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Spanberger joins in bill calling for study of financial, health impacts of COVID-19 telehealth policies

Abigail SpanbergerRep. Abigail Spanberger co-led the introduction of bipartisan, bicameral legislation to study the impacts of telehealth during the COVID-19 pandemic.

Specifically, the bipartisan bill requires the Department of Health and Human Services to assess key healthcare metrics, including utilization rates and hospital readmission rates, for patients who’ve received their healthcare delivery through expanded telehealth programs during the COVID-19 pandemic.

Spanberger (D-VA-07) is co-leading the legislation alongside Reps. John Curtis (R-UT-03), Peter Welch (D-VT-AL), and Mikie Sherrill (D-NJ-11). A companion bill is led in the U.S. Senate by Sens. Todd Young (R-IN) and Shelly Moore-Capito (R-WV).

“In Central Virginia, we’ve seen firsthand how telemedicine is playing a critical role in keeping seniors, families, and veterans connected to their healthcare providers during the COVID-19 crisis. Without this lifeline, thousands of Central Virginians could be left without access to routine appointments and lifesaving care,” said Spanberger. “This bipartisan bill is a step toward understanding how this cutting-edge technology can be used to further expand affordable, reliable healthcare access as the pandemic continues. I’d like to thank my colleagues for their leadership on this issue, and through expanded access to telehealth, we can reduce costs, improve health outcomes, and build a safer and healthier Commonwealth and country.”

“Telehealth is undoubtedly the future of health care, especially for the rural communities that I am privileged to represent,” said Curtis. “Ultimately, Congress’ objective should be to make many – if not at all – of these regulatory changes permanent. Our bill is a significant step in that direction because it will ensure we are keeping patients’ health and reducing the costs of care through value-based medicine as our top priorities as we consider expanding telehealth services throughout the country.”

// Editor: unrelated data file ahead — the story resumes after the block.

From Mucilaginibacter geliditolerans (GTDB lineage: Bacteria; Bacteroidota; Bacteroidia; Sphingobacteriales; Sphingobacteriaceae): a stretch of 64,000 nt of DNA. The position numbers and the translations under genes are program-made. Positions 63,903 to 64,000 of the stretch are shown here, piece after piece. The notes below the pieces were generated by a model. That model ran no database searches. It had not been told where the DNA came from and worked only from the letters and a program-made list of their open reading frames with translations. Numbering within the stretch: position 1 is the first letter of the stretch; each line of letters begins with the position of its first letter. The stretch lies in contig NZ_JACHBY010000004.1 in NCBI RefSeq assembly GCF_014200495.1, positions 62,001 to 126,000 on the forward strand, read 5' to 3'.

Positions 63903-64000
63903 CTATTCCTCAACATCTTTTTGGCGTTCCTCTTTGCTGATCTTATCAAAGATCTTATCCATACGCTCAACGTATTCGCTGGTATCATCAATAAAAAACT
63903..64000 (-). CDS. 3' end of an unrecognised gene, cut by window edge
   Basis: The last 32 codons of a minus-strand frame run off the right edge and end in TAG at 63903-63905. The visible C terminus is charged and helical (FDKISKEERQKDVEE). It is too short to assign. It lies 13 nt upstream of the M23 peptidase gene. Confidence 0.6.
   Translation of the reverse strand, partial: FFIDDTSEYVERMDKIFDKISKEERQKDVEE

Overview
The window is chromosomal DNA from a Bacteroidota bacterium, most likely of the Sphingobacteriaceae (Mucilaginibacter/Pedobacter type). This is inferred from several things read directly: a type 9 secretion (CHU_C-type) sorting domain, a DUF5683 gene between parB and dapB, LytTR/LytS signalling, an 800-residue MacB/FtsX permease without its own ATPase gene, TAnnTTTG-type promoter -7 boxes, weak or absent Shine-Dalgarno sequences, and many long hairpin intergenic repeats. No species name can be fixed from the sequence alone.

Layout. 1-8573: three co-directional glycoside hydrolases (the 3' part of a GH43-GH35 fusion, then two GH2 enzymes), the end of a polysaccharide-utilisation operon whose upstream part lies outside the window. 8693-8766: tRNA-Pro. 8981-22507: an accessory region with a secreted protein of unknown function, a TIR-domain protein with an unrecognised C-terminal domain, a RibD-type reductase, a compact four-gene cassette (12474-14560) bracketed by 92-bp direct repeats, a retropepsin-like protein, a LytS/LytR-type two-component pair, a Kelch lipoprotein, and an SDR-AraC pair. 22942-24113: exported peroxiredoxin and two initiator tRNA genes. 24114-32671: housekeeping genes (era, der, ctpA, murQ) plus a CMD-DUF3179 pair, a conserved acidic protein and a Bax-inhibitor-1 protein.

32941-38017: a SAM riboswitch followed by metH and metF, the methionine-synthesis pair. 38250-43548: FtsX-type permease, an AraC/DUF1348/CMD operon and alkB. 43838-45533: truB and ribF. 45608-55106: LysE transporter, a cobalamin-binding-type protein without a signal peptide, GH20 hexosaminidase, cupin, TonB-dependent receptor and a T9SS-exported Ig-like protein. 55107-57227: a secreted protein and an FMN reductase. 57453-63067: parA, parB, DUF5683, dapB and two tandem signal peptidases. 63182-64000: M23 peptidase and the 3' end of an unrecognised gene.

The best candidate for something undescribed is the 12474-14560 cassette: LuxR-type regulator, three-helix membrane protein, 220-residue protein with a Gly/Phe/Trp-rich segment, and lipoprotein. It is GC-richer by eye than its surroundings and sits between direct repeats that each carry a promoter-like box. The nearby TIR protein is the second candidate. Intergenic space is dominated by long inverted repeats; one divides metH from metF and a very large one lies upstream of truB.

“This unprecedented pandemic has proven that telehealth not only works, but that it’s essential,” said Welch. “I have no doubt that this study will confirm what rural and underserved patients across the country already know: these emergency telehealth provisions should be continued. This is a commonsense step to make sure our policies keep pace with our technology.”

“Residents and providers across New Jersey have benefited from the increased access to telehealth services during the pandemic,” said Sherrill. “As we work to make telehealth provisions permanent, we need data that sheds light on patients’ best interests, ways to lower the cost of care, and the role of telehealth during the pandemic. This is forward-looking legislation that will have an important long-term impact on our healthcare system.”

Regulatory action taken by the Centers for Medicare and Medicaid Services at the beginning of the COVID-19 pandemic in the United States gave millions of Americans access to vital healthcare services with the touch of a button. The 1135 Blanket Waivers issued by CMS in March 2020 permit healthcare providers to treat patients virtually — either by phone (audio-only) or through teleconferencing — and across state lines, which was previously prohibited.

These increased flexibilities resulted in a 50 percent increase in telehealth visits among public payers in March alone and more than an 8,000 percent increase in telehealth visits to date as a result of similar actions taken by commercial insurers.

The bipartisan legislation introduced by Spanberger, Curtis, Welch, and Sherrill would help policymakers evaluate the effectiveness of these changes — specifically, whether patients are healthier and happier, providers more are satisfied, and overall costs of care are reduced.

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